The only thing worse than a failed incentive plan is a failed program you don't even recognize is failing. Fortunately, there are a handful of tell-tell signs your program might be missing the mark or falling flat:
- Lack of Employee Engagement: Your employees don't engage with the program or show any interest in participating.
- High Turnover Rates: If you're seeing a lot of turnover (or difficult talent acquisition), especially among your rockstar employees, it could be a sign that your incentive program isn't doing its job of keeping people happy and motivated.
- Minimal Impact on Performance: If you're not seeing any noticeable improvements in performance metrics or outcomes, it might be time to reevaluate your approach.
- Negative Feedback: Your employees are your best source of feedback, and if they're grumbling about the program being confusing, unfair, or ineffective, you should take notes.
- Discrepancies in Distribution: Fairness is key when it comes to incentives. If certain employees seem to be raking in rewards while others are left empty-handed, it could be a sign of trouble brewing.
- Decline in Morale: A successful incentive program should lift spirits and bring teams together. However, if you're noticing a drop in morale or a breakdown in teamwork, it might be a sign that your program is having unintended consequences.
Commons Pitfalls of Incentive Programs
Creating an incentive program can feel like walking a tightrope. Even a slight misstep could hurt employee engagement and morale and waste valuable time and resources.
If you're going to create an incentive program, go all in. Half-hearted measures often do more harm than good. So, when you take the leap, jump with both feet.
While your intentions for creating an incentive program might be noble, several pitfalls can derail your plans. Let's explore these surprises and how you can avoid them.
1. Lack of Clear Objectives
Employees need to know what they're working towards and how their efforts will be rewarded. When objectives are vague or non-existent, it leaves employees feeling lost and demotivated.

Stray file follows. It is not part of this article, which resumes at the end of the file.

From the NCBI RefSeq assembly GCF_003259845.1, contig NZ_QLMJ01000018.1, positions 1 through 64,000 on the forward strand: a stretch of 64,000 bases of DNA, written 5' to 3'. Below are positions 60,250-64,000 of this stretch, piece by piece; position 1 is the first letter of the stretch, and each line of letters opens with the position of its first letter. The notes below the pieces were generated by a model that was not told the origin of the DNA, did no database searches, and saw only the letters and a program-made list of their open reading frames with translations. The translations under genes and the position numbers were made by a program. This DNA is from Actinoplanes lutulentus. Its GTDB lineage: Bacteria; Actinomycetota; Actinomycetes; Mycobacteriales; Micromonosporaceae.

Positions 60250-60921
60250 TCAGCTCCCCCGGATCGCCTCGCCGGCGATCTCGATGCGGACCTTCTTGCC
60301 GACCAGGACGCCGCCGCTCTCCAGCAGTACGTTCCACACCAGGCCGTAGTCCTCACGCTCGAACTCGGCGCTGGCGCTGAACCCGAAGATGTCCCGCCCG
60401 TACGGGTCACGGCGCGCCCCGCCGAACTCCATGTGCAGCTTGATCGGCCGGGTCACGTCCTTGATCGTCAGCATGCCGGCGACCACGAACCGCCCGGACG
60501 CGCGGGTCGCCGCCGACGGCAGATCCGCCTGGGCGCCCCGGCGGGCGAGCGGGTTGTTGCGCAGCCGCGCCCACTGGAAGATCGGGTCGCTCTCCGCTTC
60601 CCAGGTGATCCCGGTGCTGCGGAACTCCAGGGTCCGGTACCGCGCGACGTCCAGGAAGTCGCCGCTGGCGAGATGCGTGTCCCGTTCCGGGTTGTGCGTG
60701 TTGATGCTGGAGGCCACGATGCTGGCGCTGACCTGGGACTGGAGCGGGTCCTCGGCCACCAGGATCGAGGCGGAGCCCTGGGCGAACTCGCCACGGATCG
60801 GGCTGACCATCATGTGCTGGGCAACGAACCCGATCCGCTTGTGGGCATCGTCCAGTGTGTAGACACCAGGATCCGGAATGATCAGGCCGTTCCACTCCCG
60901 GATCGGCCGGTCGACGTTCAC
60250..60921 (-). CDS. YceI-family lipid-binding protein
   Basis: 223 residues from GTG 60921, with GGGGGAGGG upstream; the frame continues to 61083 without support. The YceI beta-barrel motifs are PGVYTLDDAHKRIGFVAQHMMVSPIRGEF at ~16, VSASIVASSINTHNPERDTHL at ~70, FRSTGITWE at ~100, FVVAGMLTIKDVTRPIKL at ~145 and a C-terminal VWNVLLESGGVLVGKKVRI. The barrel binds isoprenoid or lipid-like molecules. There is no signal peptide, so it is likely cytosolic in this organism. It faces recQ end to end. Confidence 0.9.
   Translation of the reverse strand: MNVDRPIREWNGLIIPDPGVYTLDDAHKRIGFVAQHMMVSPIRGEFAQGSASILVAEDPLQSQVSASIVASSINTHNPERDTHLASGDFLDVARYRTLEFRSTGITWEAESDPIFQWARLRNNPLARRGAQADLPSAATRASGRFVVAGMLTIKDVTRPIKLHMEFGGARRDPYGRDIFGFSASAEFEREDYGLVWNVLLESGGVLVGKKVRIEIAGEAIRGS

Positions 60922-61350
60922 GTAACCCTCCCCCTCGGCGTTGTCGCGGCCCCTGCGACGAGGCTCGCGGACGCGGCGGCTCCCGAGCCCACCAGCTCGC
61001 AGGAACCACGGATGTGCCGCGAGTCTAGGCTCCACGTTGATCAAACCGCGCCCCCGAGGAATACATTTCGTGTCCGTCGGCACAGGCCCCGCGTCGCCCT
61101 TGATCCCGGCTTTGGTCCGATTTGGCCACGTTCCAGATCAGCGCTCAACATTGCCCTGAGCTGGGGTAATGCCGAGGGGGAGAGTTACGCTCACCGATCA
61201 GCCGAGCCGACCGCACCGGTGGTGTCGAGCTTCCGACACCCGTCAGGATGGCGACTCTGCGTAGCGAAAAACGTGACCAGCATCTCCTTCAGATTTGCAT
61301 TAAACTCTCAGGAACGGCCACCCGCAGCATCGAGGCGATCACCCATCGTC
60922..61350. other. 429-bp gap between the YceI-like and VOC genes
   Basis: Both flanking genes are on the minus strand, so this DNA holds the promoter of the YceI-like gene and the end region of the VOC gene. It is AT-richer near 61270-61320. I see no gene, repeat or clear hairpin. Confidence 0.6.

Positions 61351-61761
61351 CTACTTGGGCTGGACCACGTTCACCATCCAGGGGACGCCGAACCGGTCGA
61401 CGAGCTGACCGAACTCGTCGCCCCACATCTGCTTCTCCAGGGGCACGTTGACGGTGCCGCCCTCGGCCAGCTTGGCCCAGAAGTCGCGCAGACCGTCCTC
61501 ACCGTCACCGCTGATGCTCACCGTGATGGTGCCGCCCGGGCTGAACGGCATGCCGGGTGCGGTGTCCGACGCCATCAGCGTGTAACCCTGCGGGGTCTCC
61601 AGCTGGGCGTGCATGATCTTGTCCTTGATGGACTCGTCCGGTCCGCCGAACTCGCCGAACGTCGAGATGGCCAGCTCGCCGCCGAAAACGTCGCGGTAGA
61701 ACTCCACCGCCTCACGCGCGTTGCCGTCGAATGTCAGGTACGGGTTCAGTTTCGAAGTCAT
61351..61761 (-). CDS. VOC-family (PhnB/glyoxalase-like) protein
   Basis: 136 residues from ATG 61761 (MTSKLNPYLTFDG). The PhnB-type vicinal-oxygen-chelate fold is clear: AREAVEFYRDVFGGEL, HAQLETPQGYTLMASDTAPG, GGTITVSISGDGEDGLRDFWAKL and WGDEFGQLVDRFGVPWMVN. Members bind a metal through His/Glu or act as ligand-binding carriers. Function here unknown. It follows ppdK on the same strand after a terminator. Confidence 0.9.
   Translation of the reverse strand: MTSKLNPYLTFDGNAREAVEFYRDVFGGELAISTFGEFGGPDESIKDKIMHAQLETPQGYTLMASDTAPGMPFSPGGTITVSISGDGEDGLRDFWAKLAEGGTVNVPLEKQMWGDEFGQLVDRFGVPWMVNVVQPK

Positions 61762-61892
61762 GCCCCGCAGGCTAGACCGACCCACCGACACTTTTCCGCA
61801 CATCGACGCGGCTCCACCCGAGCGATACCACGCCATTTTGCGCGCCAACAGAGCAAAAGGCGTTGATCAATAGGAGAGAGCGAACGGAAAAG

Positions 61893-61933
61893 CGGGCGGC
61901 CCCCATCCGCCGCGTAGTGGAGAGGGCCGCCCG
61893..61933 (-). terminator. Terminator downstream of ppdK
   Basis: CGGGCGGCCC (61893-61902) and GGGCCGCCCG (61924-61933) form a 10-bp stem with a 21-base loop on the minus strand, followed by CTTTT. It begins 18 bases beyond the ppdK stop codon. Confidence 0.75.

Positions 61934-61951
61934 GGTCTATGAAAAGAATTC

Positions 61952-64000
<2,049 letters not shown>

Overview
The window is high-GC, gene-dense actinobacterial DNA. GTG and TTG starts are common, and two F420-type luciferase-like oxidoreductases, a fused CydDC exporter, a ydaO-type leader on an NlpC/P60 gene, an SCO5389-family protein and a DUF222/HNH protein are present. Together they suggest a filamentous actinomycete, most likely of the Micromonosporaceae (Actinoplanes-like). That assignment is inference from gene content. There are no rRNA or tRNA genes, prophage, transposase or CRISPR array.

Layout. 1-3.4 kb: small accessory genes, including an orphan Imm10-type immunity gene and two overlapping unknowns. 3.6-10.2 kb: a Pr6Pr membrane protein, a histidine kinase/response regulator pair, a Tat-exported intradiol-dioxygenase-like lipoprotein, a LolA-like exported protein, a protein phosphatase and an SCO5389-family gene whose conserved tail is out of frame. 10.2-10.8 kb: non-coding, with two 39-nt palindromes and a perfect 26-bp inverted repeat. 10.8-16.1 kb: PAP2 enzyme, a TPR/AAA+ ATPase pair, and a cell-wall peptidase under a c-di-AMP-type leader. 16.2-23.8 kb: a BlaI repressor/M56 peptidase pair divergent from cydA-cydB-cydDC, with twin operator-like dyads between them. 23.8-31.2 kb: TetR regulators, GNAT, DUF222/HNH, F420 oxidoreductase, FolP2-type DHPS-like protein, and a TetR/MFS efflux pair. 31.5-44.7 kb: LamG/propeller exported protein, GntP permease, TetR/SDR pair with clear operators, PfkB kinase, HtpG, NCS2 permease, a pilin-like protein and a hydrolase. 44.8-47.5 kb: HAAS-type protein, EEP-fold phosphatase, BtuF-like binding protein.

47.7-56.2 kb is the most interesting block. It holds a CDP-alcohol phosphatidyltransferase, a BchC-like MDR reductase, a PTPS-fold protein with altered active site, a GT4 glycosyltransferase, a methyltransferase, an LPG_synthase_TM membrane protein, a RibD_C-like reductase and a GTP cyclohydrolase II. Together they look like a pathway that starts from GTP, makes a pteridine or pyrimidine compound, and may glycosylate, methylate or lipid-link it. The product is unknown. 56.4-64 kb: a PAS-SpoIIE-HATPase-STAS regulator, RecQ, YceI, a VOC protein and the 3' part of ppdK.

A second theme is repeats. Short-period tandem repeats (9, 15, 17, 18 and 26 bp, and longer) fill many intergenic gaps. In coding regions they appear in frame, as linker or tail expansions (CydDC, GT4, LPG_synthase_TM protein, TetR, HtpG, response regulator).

- Clearly define the objectives of your incentive plans, including specific goals, metrics, and desired outcomes.
- Hold regular meetings or communications to ensure everyone understands the objectives and how their efforts contribute to achieving them.
- Before launching the program, gather input from key stakeholders to ensure objectives are aligned with organizational goals and employee needs.
2. Poor Communication
Whether it's unclear program guidelines, inconsistent messaging, or lack of feedback, communication breakdowns can lead to confusion and frustration among participants.
- Establish clear communication channels for program guidelines, updates, and feedback.
- Implement regular check-ins or pulse surveys to gather participant feedback and address any communication gaps or misunderstandings.
- Provide training or resources to managers and leaders on effective communication strategies to maintain consistent messaging throughout the organization.
3. One-Size-Fits-All Approach
People are unique, with different motivations, preferences, and goals. Yet, many incentive programs take a one-size-fits-all approach, offering everyone the same rewards and incentives. This cookie-cutter approach fails to acknowledge the diverse needs of employees and can result in disengagement and resentment.
- Conduct surveys or focus groups to understand employee preferences and incorporate their input into program design.
- Tailor incentive programs to meet the diverse needs and preferences of employees.
- Offer customizable options or tiered rewards to accommodate different motivational drivers.
4. Inadequate Measurement and Feedback
Without proper measurement and feedback mechanisms in place, incentive programs are flying blind. How can you know if the program is effective if you're not tracking progress or collecting feedback from participants?
Inadequate measurement and feedback leave organizations in the dark about what's working and what's not, making it impossible to make informed decisions and improvements.